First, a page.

So what’s inside the pkg directory? Most of the directory names under pkg looks similar to the ones under cmd directory but you won’t find any files that are part of main package and there is a reason for that.

pkg directory

In a go project, pkg directory usually contains code that can be used by external applications. For Kubernetes project, most of the code could be found inside the pkg directory and is imported by the components available under the cmd directory. For example, in below screen shot, aggregator.go of kube-apiserver imports the package k8s.io/apiserver/pkg/server that’s inside the pkg directory.

kube-apiserver imports k8s.io/apiserver/pkg/server package

The developer’s have done a lot of work to keep the code clean and have also included lot’s of comments in most part of the code to make it more understandable.

It’s also worth mentioning that Kubernetes uses the Cobra framework for creating the command line interface. Once you have understood how this framework works, it will be easy for you to understand each component under the cmd directory.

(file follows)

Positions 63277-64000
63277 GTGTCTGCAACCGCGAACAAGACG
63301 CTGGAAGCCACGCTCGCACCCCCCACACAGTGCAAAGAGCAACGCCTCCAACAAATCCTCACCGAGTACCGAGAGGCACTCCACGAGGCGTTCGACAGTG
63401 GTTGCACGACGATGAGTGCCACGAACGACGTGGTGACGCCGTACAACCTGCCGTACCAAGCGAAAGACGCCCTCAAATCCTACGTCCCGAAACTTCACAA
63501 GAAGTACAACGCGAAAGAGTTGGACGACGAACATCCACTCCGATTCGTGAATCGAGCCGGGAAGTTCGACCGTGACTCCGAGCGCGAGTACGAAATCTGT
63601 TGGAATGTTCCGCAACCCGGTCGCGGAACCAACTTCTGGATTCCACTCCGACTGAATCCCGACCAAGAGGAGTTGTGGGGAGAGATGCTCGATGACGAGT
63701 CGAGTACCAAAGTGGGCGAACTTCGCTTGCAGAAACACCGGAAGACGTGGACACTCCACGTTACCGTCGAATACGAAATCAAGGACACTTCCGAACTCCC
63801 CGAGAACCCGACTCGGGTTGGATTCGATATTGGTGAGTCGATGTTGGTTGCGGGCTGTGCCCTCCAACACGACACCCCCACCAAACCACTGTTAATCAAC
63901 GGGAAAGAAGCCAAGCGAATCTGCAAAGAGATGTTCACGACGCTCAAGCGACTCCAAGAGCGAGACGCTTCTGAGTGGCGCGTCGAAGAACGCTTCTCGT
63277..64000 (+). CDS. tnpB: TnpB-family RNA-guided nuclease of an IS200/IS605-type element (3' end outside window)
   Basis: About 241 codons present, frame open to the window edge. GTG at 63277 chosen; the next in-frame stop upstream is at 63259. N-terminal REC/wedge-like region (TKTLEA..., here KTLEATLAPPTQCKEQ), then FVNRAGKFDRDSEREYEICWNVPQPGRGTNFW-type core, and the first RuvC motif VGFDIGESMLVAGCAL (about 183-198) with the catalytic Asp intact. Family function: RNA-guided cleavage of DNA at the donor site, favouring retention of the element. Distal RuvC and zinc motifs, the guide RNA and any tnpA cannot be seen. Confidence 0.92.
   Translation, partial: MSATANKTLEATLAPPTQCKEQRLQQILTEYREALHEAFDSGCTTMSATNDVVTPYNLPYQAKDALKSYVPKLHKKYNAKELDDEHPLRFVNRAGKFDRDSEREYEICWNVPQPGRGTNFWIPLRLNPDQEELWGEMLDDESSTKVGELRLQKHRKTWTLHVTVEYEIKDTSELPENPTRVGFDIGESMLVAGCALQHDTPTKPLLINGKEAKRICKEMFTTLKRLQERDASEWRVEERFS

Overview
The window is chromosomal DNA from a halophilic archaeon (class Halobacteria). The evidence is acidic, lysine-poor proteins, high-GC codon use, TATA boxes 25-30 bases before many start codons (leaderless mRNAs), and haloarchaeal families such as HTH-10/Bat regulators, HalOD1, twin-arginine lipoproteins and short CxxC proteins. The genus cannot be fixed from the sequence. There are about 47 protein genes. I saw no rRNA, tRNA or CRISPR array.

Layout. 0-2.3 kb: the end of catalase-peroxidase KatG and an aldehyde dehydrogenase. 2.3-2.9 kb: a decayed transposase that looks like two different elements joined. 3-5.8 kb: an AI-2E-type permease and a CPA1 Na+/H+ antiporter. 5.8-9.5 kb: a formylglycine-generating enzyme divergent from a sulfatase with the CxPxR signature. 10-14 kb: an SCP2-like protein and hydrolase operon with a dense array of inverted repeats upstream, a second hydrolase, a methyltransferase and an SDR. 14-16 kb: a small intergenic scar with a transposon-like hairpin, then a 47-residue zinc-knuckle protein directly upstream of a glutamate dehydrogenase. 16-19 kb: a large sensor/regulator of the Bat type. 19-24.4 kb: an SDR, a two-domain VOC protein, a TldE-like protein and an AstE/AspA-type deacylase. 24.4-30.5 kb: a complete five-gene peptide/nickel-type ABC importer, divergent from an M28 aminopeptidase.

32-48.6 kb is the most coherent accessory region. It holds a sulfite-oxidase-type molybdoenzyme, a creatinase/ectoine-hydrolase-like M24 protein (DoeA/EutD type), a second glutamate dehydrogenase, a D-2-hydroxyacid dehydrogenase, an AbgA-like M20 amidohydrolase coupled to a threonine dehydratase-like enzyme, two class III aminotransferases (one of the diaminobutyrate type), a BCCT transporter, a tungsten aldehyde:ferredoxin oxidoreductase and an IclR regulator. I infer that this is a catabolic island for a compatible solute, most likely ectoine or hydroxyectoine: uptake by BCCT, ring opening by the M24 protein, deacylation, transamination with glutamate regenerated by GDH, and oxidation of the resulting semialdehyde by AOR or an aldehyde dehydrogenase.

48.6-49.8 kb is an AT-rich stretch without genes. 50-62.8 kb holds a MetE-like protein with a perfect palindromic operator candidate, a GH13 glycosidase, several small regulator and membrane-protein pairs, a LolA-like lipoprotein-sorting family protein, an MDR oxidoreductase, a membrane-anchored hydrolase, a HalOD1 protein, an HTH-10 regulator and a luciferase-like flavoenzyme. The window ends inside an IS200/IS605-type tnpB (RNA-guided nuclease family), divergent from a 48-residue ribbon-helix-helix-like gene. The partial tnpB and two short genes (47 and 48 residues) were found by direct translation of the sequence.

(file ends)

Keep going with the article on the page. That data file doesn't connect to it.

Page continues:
With that, I will let you go so that you can start exploring the bazillion lines of Kubernetes code.

Hope this helps someone like me who has just begun to understand the internals of Kubernetes.

Let me know if I missed to mention something.Your feed backs are always welcome.

Note: CloudLego is providing free training’s on Kubernetes, Terraform, Azure Devops and Azure Cloud. If you or any of your acquaintances are interested please drop an email to support@cloudlego.com and mention your interested topic in the subject line. You will then receive an email with training details. We are doing this particularly for people who are affected by current situation of Software industry but anyone who has an interest to learn is also welcome!

I work on cloud and containerization technologies and interested in coding, problem solving and writing philosophical and motivational quotes.